Posters Characterize DMD Caregiver Experiences, Impact of Gene Therapy on Caregiving Demands


Posters presented at the ISPOR—The Professional Society for Health Economics and Outcomes Research meeting explored Duchenne muscular dystrophy (DMD) caregiver experiences and gene therapy’s impact on work opportunities for caregivers.

In posters presented at the ISPOR—The Professional Society for Health Economics and Outcomes Research meeting held in Atlanta, Georgia, researchers explored Duchenne muscular dystrophy (DMD) caregiver experiences through cross-sectional surveys,1,2 and an economic analysis examined gene therapy’s impact on work opportunities for caregivers.3

DMD is an inherited neuromuscular disorder that leads to progressive muscle degeneration and weakness.4 It primarily affects boys, and symptom onset is typically in early childhood. Life expectancy for those with DMD has increased in recent years, and survival into the early 30s is becoming more common.

“As DMD progresses, affected individuals rely more heavily on their caregivers,” the authors of one poster wrote.1 Their cross-sectional survey aimed to characterize the experiences of caregivers in the US, as contemporary data are lacking.

The analysis included 106 US-based caregivers who completed an online survey between March and May 2023. The survey included questions capturing the use of formal (paid) and informal (unpaid) care; informal burden on caregivers rated on a scale from 0 to 10, 10 being the most challenging; and how accessibility barriers impact family plans. The survey results were stratified by patient ambulatory status.

The mean caregiver age was 46 years, and the mean care recipient age was 14.5 years. Eighty-one percent of the caregivers were mothers, and 11% were caregivers for 2 individuals with DMD. Out of 118 total patients with DMD being cared for, 47% (n = 55) were nonambulatory. Caregivers of ambulatory patients reported spending a median of 4.5 hours per day caregiving, while caregivers of nonambulatory patients reported a median of 8 hours per day. The median amount of time spent giving care per day in the overall cohort was 6 hours per day.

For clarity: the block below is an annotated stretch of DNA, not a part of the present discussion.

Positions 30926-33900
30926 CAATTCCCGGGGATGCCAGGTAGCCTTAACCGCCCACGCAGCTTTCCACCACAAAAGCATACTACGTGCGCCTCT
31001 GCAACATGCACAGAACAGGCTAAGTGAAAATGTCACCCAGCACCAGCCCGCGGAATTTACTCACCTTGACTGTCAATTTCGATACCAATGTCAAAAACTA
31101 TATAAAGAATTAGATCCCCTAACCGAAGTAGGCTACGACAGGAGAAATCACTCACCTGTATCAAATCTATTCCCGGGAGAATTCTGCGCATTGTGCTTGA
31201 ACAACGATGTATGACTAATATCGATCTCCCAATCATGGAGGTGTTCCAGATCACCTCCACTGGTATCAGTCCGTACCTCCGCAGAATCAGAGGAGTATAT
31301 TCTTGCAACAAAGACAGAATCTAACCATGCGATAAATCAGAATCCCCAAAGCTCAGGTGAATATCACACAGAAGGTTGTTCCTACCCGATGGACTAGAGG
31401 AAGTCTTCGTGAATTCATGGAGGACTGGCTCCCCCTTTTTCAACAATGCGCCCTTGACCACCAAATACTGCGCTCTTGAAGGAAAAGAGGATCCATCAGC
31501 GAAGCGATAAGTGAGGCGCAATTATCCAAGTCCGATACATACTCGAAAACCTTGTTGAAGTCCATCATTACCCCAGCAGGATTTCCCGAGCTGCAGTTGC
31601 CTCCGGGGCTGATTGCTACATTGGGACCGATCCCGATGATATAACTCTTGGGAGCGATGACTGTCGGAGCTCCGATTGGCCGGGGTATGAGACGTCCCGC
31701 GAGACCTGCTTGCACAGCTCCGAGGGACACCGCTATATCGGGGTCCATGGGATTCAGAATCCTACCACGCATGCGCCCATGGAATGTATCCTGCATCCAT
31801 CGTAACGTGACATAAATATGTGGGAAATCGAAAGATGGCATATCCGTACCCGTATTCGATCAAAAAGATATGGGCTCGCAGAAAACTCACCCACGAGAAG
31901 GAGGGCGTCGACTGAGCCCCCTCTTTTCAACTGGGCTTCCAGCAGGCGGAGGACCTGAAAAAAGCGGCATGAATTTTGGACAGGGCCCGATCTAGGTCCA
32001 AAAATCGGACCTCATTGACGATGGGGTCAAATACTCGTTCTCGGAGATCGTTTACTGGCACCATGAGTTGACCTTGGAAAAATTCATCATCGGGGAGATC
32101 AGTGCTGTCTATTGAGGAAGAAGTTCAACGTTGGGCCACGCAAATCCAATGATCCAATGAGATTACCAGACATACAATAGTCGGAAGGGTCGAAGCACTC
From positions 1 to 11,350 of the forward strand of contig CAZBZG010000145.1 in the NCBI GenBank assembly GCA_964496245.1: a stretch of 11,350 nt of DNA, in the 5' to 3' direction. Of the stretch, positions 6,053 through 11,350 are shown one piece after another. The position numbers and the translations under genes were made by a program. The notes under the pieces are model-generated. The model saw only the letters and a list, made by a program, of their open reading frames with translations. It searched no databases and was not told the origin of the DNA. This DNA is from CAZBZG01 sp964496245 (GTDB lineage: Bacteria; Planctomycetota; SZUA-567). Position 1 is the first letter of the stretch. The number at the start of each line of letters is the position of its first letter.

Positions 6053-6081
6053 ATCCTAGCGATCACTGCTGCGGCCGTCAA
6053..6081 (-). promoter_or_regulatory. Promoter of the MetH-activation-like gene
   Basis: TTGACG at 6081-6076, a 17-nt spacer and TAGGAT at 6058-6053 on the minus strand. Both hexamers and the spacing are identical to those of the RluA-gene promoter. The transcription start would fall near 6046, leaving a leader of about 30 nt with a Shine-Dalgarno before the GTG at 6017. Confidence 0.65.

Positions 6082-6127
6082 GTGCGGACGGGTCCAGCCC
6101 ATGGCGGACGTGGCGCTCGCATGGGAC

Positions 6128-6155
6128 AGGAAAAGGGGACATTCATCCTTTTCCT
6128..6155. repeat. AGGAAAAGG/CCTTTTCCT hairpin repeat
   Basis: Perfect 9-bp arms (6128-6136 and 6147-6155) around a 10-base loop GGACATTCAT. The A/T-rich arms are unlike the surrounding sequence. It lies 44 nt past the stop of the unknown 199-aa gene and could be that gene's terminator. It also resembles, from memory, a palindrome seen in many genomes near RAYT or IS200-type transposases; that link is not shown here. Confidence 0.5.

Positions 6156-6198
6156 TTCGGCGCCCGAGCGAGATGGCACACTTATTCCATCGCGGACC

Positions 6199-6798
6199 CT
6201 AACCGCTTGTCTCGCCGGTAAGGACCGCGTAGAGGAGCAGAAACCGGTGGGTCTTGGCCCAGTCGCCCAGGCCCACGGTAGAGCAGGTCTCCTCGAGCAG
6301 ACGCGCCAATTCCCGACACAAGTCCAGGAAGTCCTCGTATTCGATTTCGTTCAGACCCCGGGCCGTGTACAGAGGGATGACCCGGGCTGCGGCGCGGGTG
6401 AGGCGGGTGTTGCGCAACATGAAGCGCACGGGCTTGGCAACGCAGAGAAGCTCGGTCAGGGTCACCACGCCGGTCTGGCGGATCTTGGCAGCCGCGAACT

Caregivers reported a median burden of 5 overall, with those caring for nonambulatory patients reporting a burden of 6 and caregivers of ambulatory recipients reporting a burden rating of 4. Overall, 75% of caregivers reported utilizing additional informal caregiving, and 26% used additional formal caregiving. Of those using formal caregiving, 13% were caregivers for ambulatory patients and 42% were caregivers for nonambulatory patients. Accessibility barriers led to frequent changes in everyday plans for 74% of families.

Overall, the findings show the significant amounts of time and energy required of caregivers for individuals with DMD, as well as the increasing demands associated with disease progression.

Muscular dystrophy in large letters | Image credit: Lemau Studio -

Muscular dystrophy | Image credit: Lemau Studio -

Another poster highlighted the impacts of caregiving on paid work, including the extent of DMD caregivers’ paid work accommodations and lost productivity based on survey results.2 The investigators recruited survey participants through a US-based DMD advocacy group and included questions from the Work Productivity and Activity Impairment (WPAI) questionnaire for DMD caregivers, with higher scores indicating greater impairment.

Among 106 caregivers, 81% were mothers, and the mean age was 46, and 89% of caregivers reported caring for 1 individual with DMD. The annual household income was greater than $100,000 annually for 49% of households in the study.